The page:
Future of Amazon hardware uncertain, as layoffs come to Lab126

Amazon never really set out to be a company that designed and sold its own mobile hardware, but a heck of a lot has changed since its early days as an online bookstore. From the initial success of the Kindle e-reader, Amazon’s expanded its hardware offerings ranging from the affordable Fire tablets, to its Fire TV set-top box, to the unusual Echo. And while Amazon’s had a few hits in there, it’s also seen its share of misses, maybe most notably with last year’s Fire Phone. It’s failures like that one that may be responsible for some big changes happening at Amazon’s Lab126 hardware division, as reports arrive of some unprecedented layoffs.

Official numbers aren’t available, but sources claim that Amazon’s let go dozens of Lab126 engineers over the past several weeks. While a few firings now and then might sound like business as usual for a company as large as Amazon, this is reportedly the first time Lab126 has been the target of such measures.

Beyond the staff reduction, sources suggest that Amazon is scaling back its hardware ambitions, canceling, modifying, or indefinitely delaying many existing projects. Some, like a new large-screen tablet, may no longer be happening, though others, like a kitchen-based hub for the connected home, are supposedly still on track.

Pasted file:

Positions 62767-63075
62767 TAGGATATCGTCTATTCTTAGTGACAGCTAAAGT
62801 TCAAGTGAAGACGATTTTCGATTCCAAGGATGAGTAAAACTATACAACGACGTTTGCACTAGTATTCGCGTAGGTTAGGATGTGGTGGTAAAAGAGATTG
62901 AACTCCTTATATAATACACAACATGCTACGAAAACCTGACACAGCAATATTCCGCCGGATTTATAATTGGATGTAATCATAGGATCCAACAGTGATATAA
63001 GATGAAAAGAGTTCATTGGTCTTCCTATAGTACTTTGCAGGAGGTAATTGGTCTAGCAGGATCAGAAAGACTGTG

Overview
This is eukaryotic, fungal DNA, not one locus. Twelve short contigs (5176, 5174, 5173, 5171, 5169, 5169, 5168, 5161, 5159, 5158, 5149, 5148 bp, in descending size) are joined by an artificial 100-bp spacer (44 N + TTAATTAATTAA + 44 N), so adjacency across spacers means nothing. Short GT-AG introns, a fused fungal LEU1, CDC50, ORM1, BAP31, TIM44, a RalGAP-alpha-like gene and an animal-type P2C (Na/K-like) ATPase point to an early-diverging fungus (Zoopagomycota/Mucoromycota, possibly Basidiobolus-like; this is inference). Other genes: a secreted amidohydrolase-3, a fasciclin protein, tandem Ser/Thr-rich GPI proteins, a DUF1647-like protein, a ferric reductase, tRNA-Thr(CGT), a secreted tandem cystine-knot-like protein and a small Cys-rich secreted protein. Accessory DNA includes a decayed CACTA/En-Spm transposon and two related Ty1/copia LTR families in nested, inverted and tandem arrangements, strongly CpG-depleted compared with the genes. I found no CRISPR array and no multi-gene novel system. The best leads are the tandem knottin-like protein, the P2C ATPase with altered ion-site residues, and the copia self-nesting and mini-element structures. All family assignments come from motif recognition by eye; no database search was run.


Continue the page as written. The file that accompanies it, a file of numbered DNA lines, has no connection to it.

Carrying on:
These changes may mean we end up seeing less new Amazon hardware emerge over the next few years, or at least a focus on different priorities; don’t hold your breath for a Fire Phone 2.

Source: The Wall Street Journal

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About The Author
Stephen Schenck
Stephen has been writing about electronics since 2008, which only serves to frustrate him that he waited so long to combine his love of gadgets and his degree in writing. In his spare time, he collects console and arcade game hardware, is a motorcycle enthusiast, and enjoys trapping blue crabs. Stephen's first mobile device was a 624 MHz Dell Axim X30, which he's convinced is still a viable platform. Stephen longs for a market where phones are sold independently of service, and bandwidth is cheap and plentiful; he's not holding his breath. In the meantime, he devours smartphone news and tries to sort out the juicy bits Read more about Stephen Schenck!